These responses are similar to what I’ve experienced in leading and observing numerous coaching sessions.
Coaching veteran teachers is different from coaching young or inexperienced teachers. Veteran teachers have years of their own classroom experience to draw from, which can make coaching them more challenging sometimes. Here are three strategies I’ve found to be highly effective when coaching veteran teachers.
Being genuine is the key to establishing the trust necessary for building strong relationships between teachers and instructional coaches. In my experience working with youth as a gang interventionist and later as a youth minister, I learned very quickly that if you’re not open and honest with people, they’ll see right through you and tune you out.
Approach the relationship as a partnership.
Veteran teachers have seen it all for themselves. Although even experienced educators can benefit from a fresh perspective and from conversations about what has worked well for others, teachers won’t respond well to a coach who comes in thinking they have all the answers. The best relationships are forged when the teacher and coach approach the dynamic as an equal partnership in which each person learns from the other.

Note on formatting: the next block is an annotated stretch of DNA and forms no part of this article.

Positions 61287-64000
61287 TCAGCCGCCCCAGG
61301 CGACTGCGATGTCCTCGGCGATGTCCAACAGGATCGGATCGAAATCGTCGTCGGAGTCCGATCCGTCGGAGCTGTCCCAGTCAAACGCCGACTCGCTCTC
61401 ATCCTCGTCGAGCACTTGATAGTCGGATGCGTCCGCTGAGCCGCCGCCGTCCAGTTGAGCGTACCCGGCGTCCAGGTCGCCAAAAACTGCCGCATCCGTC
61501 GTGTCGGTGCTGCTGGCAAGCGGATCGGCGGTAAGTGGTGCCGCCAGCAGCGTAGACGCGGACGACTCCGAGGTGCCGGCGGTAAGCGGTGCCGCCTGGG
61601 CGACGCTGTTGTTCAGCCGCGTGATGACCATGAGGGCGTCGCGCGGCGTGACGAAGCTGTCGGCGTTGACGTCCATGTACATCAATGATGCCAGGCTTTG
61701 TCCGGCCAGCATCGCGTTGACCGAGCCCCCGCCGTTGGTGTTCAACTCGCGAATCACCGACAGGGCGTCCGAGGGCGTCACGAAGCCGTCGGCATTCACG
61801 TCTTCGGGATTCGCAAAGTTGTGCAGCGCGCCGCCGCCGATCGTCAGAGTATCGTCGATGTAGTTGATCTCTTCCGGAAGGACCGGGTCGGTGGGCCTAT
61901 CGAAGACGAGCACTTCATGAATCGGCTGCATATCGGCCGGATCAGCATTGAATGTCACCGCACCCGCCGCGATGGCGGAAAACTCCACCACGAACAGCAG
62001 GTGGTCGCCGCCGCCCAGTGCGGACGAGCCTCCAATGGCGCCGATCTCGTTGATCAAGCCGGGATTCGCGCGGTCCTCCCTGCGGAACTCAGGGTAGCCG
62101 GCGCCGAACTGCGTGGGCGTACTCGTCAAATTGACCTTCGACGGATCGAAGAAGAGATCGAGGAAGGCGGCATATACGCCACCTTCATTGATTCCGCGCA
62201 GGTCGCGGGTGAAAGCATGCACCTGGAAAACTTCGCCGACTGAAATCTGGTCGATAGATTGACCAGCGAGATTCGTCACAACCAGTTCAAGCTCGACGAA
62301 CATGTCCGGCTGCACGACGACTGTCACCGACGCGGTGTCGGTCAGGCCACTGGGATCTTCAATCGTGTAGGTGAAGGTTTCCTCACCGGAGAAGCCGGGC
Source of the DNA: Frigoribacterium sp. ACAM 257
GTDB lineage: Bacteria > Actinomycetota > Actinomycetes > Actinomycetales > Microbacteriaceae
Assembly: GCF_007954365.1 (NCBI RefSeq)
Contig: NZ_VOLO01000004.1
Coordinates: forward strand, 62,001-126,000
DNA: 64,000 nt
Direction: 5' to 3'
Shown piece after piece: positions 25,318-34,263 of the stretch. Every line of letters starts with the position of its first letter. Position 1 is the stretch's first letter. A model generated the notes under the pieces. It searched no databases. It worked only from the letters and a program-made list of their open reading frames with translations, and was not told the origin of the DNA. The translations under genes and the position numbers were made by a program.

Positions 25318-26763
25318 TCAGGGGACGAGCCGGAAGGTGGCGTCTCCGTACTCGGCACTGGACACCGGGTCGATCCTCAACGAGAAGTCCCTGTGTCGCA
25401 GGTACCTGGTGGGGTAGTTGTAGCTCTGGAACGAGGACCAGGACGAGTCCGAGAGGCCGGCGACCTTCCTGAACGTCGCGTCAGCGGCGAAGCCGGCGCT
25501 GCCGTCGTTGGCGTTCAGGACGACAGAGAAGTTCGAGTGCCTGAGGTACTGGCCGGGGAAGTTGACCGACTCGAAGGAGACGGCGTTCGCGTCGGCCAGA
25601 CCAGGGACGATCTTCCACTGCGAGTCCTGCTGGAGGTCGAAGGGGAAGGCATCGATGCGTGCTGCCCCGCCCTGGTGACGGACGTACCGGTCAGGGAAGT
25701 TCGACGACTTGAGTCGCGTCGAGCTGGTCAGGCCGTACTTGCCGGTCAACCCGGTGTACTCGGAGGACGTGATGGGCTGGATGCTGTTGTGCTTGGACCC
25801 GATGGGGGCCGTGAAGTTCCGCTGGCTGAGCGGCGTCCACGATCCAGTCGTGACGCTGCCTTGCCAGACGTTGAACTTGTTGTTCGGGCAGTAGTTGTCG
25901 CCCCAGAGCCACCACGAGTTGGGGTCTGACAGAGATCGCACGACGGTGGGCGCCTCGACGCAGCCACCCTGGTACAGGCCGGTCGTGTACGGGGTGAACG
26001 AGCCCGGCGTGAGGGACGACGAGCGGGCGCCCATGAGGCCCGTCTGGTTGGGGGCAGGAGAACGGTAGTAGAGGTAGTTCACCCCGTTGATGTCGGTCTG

Honor the experience of veteran educators.
Listen to what teachers have to say. Ask them what they’ve found to be effective in their own classroom and where they feel they’re struggling the most. Approaching the relationship as a two-way street can lead to powerful new insights that can help even veteran teachers up their game. It also validates what veteran teachers are experiencing, which allows them to feel heard and respected.
Coaching shows teachers that you think they’re worth investing in. It’s a way of showing them professional courtesy. It gives them a sounding board, someone they can open up to and share their frustrations. It helps teachers forge strong relationships with colleagues that can break through the isolation they often feel in their professional lives. It can lead to new ideas and serve as a reminder of why teachers entered the profession in the first place.
All these experiences are incredibly valuable in reducing the stress and anxiety that teachers at all levels are feeling today. With the right approach that respects and honors what they bring to the table, even veteran teachers can benefit tremendously from instructional coaching.
About the author
Jacinto Ramos Jr., Ed.D., is an Account Executive for Sibme, which provides one-on-one virtual coaching for teachers, coaches, and instructional leaders. A former juvenile probation officer, youth minister, and school board member for the Fort Worth Independent School District, Ramos is also a School Board Governance Coach for the Council of the Great City Schools.